Brave New World Literary Essay


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Aldous Huxley’s Brave New World is a futuristic story of a dystopian society that


has rid itself of instability through science and politics, as well as the sacrifice of certain


cultural values. Although the concept of this new world seems ideal, the author portrays


it cynically. His ideas of progress, science and politics are reflected negatively in the


novel as their employment in the society cause the sacrifice of such themes as religion,


history, and freedom. The forfeitures made for stability creates a fear in the reader of the


methods used to dispose of them.


The theme of progress is one fundamental basis of the new culture. The people of


London now idolize the belief in Ford rather than a God. In this novel, Ford represents


Henry Ford who is a symbol of technological advancement and industrialization. His


ideas are reflected in the novel not only in the society’s mechanical modernization, such


as the use of helicopters instead of cars, but also in its scientific revolution. The use of


the assembly line is now used for the manufacturing of humans on a large scale. Each


human is categorized into a specific class; from an Alpha being the highest caste and of


the higher intelligence, to an Epsilon being the lowest caste and of lower intelligence. In


doing this, they have engineered human beings, not only to fulfill the various positions


needed to sustain a society, but also to enjoy the positions that need to be filled.


Therefore, they have created people in the most efficient manner possible;


‘We also predestine and condition. We decant our babies as socialized human beings, as Alphas or Epsilons, as future sewage workers or future…’ He was going to say future World Controllers,


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but correcting himself, said ‘future Directors of Hatcheries’ instead. (Huxley10).


However, there is also a mocking aspect in this mass production. People are no longer


able to decide their own future, and are conditioned to think about nothing except what


the state has sanctioned. Imperfection and individuality are sacrificed and the essence of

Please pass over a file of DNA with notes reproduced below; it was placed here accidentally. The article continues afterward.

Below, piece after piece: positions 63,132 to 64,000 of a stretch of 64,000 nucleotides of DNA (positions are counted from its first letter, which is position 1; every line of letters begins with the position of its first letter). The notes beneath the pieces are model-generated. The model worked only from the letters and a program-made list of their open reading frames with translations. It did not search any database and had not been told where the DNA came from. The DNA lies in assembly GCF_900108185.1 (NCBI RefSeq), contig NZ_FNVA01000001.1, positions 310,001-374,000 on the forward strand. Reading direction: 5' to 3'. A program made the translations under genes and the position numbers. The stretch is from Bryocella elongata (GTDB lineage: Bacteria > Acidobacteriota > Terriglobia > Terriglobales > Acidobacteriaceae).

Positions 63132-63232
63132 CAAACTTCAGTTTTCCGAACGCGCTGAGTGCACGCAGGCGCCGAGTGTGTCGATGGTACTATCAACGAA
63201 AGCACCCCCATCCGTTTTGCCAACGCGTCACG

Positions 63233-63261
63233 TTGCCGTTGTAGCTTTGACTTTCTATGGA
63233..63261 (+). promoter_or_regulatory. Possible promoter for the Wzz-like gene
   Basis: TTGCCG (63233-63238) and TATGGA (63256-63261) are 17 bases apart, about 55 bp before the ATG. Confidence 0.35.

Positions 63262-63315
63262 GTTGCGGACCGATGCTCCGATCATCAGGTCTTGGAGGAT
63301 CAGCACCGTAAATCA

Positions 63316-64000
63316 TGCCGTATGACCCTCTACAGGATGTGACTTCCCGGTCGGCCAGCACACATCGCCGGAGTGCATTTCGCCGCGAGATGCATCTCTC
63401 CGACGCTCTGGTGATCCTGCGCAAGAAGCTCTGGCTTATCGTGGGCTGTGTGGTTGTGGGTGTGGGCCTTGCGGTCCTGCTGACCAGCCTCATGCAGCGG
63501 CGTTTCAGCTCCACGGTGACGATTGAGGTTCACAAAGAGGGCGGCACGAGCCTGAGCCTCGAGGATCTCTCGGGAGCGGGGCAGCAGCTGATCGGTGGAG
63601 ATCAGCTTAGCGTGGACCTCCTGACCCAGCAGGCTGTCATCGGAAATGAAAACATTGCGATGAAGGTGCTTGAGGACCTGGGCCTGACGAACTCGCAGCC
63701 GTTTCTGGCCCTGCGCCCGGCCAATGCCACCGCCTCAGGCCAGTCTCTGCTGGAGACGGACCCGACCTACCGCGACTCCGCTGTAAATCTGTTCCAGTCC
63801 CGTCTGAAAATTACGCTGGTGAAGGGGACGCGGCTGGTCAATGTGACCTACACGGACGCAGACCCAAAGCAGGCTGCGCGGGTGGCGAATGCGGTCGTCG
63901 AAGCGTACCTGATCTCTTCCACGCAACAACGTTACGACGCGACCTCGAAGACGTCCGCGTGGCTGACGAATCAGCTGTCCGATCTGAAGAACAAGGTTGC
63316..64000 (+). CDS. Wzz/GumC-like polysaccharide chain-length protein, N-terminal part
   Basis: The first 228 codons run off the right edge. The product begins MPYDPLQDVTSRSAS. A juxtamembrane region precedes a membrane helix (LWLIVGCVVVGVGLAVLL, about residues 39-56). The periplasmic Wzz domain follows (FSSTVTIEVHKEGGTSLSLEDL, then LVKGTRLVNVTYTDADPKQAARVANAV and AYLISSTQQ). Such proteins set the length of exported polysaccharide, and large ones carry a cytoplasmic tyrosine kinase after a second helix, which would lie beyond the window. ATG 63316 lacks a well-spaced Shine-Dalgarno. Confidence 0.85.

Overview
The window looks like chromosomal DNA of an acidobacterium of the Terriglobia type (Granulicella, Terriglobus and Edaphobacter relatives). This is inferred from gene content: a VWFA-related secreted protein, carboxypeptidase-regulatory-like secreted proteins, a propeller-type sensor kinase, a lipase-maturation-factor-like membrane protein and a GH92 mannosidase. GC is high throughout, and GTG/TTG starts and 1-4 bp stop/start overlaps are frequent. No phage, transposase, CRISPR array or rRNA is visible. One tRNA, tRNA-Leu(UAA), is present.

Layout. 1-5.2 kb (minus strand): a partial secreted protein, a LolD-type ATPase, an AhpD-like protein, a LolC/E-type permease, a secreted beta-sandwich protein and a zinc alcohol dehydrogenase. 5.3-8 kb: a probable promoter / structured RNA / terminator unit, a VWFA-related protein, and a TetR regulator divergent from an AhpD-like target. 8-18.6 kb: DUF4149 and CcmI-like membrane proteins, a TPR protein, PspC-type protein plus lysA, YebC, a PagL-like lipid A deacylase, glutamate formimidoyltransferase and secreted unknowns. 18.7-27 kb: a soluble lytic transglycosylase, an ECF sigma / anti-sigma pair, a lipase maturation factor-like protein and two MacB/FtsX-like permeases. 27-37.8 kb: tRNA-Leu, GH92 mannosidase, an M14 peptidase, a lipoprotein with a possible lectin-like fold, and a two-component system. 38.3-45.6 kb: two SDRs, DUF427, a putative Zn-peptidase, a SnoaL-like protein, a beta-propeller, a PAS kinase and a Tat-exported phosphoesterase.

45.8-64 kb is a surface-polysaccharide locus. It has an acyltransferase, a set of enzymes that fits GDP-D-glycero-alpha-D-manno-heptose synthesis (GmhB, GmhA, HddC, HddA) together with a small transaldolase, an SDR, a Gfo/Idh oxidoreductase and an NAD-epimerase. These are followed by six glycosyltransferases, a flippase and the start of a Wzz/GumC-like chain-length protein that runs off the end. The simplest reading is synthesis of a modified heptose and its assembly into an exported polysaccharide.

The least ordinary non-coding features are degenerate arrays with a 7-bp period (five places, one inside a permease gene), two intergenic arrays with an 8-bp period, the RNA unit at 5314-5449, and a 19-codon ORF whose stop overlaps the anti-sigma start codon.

humanity is lost.


The new society also depends on new scientific advancements. People are now


created through a procedure called the Bokanovsky process, where a fertilized egg is split


into roughly ninety-six pairs of twins. The twins are then put into jars containing a


surrogate which resembles the uterus. They are then put on an assembly line where the


embryos mature and are deprived or allowed oxygen in order to distinguish what type of


class they will become. When they are ready to be born, they are decanted and then


conditioned in order to function in society. This conditioning is based on Pavlovian Style


behavioral conditioning, and is used to control the thoughts of the masses so they will not


revolt. It is ironic that science has gotten this society so far, yet now it is hindered by the


controllers;


But we can’t allow science to undo its own good work. That’s why we so carefully limit the scope of its researches – that’s why I almost got sent to an island. We don’t allow it to deal with any but the most immediate problems of the moment. All other inquiries are most sedulously discouraged. (Huxley208).


Science is also portrayed cynically in this story. It is mainly responsible for the dystopian


elements of the society, such as the caste system, the conditioning of people’s thoughts,


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as well as the absence of a God. It is arguably the theme in the novel that is depicted the


most negatively. This is because it is the main reason for the society’s progression into


the state that it is in and its development was halted.


Politics is what holds every nation together and therefore it is also a main theme


in this story. The political ideologies that are most present in this novel are Marxist


communism and Fordest Capitalism. The new world revolves around the main elements


of capitalist consumerism and the economy. People are taught to throw out anything that


is old and buy something new. They are also conditioned to dislike nature, unless it


involves the consumption of transport;


‘We condition the masses to hate the country,’ concluded the Director. ‘But simultaneously we condition them to love all country sports. At the